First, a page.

The possibilities can seem truly endless.
However, excessive information often leads to the unfortunate side-effect of misinformation, since material found online can be produced by anyone with a thought and computer access. It’s important, when calling on the internet for simple answers or complex solutions after careful research, that we take into account credibility and objectivity.
There’s a simple checklist we can run through in our heads to ensure the content we find online is reliable.
First, locate the author of the page. Is the name clearly displayed? Can you easily link to other examples of this author’s other works? Can you find a bio on the author, and does she or he appear credible to write on the given topic?
Second, determine the intended audience of the website. Who are the targeted demographics? Does the author have a special agenda in addressing this audience? What’s the overall purpose of the article: to inform? to teach? to persuade? or to sell an idea/product?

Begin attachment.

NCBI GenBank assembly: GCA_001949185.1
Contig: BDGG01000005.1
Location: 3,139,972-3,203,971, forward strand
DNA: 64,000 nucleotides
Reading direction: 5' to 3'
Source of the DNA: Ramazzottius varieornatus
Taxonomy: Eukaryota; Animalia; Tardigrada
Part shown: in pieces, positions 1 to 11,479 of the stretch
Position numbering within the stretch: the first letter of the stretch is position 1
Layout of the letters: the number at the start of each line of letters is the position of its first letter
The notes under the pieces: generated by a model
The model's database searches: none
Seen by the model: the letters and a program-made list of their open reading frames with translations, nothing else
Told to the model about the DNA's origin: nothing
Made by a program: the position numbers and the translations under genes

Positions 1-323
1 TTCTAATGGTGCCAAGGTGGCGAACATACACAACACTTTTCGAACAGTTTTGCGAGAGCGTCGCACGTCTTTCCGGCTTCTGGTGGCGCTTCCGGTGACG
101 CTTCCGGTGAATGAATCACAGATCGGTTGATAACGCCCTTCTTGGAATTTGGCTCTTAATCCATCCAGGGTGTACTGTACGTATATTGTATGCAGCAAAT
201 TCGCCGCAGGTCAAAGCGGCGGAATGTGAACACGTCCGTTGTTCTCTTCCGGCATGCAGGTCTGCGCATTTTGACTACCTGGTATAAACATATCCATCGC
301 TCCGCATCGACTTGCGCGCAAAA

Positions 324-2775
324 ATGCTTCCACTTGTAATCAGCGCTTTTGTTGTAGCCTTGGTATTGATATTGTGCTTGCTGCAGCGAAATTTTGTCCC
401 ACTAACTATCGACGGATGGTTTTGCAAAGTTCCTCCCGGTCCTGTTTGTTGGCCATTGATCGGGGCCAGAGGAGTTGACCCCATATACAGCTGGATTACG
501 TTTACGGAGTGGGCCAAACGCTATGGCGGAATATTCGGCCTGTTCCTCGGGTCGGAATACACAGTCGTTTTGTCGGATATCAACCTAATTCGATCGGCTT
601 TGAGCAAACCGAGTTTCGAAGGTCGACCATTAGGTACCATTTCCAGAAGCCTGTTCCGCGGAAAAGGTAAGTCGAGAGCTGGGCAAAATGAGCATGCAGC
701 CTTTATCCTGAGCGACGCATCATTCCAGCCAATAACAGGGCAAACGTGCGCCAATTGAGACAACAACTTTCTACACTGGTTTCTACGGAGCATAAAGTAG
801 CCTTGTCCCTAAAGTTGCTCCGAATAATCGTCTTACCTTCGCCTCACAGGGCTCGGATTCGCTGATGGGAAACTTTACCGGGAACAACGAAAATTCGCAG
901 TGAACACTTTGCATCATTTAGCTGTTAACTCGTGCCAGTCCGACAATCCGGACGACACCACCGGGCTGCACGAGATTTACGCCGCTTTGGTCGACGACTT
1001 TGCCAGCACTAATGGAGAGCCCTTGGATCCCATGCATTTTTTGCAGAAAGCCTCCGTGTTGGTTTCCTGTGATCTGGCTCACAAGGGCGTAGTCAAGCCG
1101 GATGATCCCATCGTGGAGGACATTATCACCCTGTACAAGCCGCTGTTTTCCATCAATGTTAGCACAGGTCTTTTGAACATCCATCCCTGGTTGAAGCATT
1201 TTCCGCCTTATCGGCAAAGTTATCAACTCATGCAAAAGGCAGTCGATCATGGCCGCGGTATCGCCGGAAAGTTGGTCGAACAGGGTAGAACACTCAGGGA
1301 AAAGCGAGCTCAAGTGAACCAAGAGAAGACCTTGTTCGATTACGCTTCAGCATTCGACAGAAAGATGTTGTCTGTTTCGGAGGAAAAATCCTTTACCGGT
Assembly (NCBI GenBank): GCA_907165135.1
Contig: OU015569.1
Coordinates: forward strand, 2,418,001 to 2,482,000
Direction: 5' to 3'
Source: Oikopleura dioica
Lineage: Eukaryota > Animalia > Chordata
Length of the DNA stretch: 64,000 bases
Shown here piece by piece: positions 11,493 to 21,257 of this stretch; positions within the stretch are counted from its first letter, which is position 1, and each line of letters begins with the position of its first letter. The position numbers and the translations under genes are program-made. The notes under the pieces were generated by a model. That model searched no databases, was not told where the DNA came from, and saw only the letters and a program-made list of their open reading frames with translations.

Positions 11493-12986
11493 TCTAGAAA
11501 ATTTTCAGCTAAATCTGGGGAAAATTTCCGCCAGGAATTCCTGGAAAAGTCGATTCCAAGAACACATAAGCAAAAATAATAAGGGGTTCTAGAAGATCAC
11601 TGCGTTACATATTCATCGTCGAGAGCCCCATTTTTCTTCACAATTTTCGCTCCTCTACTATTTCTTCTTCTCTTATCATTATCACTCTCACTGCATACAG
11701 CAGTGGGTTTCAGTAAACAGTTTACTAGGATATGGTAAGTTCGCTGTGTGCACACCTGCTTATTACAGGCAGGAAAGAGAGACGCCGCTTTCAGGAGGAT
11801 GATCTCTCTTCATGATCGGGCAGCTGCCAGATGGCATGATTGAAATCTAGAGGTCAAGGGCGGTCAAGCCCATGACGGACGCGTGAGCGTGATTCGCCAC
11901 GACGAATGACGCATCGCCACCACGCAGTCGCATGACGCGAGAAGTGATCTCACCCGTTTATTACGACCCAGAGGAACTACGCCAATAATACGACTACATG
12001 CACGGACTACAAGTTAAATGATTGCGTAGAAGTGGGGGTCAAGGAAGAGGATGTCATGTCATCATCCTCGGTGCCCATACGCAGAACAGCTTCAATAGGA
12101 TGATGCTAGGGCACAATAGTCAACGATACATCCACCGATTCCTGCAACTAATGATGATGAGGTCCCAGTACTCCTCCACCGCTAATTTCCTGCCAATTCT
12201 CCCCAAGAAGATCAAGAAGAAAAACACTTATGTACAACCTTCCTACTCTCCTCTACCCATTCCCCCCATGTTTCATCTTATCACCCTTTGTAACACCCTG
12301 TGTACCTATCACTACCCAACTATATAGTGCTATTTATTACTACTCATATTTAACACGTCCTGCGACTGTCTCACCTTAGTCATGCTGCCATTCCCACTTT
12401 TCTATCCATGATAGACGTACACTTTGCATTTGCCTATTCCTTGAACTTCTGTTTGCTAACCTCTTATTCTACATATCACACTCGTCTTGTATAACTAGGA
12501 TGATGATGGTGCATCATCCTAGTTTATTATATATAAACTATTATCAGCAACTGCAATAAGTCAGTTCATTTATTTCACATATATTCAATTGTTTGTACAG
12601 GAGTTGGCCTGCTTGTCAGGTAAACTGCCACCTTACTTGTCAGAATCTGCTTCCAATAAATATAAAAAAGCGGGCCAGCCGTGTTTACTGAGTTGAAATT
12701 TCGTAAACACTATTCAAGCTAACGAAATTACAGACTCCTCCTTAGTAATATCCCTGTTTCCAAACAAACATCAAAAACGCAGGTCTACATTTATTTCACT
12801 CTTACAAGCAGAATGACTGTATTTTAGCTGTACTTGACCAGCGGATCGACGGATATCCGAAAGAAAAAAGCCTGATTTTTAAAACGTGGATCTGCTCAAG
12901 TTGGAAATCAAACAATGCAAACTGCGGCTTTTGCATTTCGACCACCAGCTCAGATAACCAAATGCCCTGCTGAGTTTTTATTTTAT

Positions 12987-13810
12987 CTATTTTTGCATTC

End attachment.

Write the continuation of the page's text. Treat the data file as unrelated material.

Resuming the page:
Third, assess the website’s credibility. Does the author appear biased? Is the language he or she uses to express ideas latent with opinions? Is the website approved by a partnering company or organization?
Fourth, check the site’s accuracy using some cross-checking. Do the website’s claims align with other scholars or experts in the related field? Is the writer’s point of view consistent? Does the author’s writing style display basic functions of grammar and spelling accuracy? Is the information up-to-date/was the article recently published?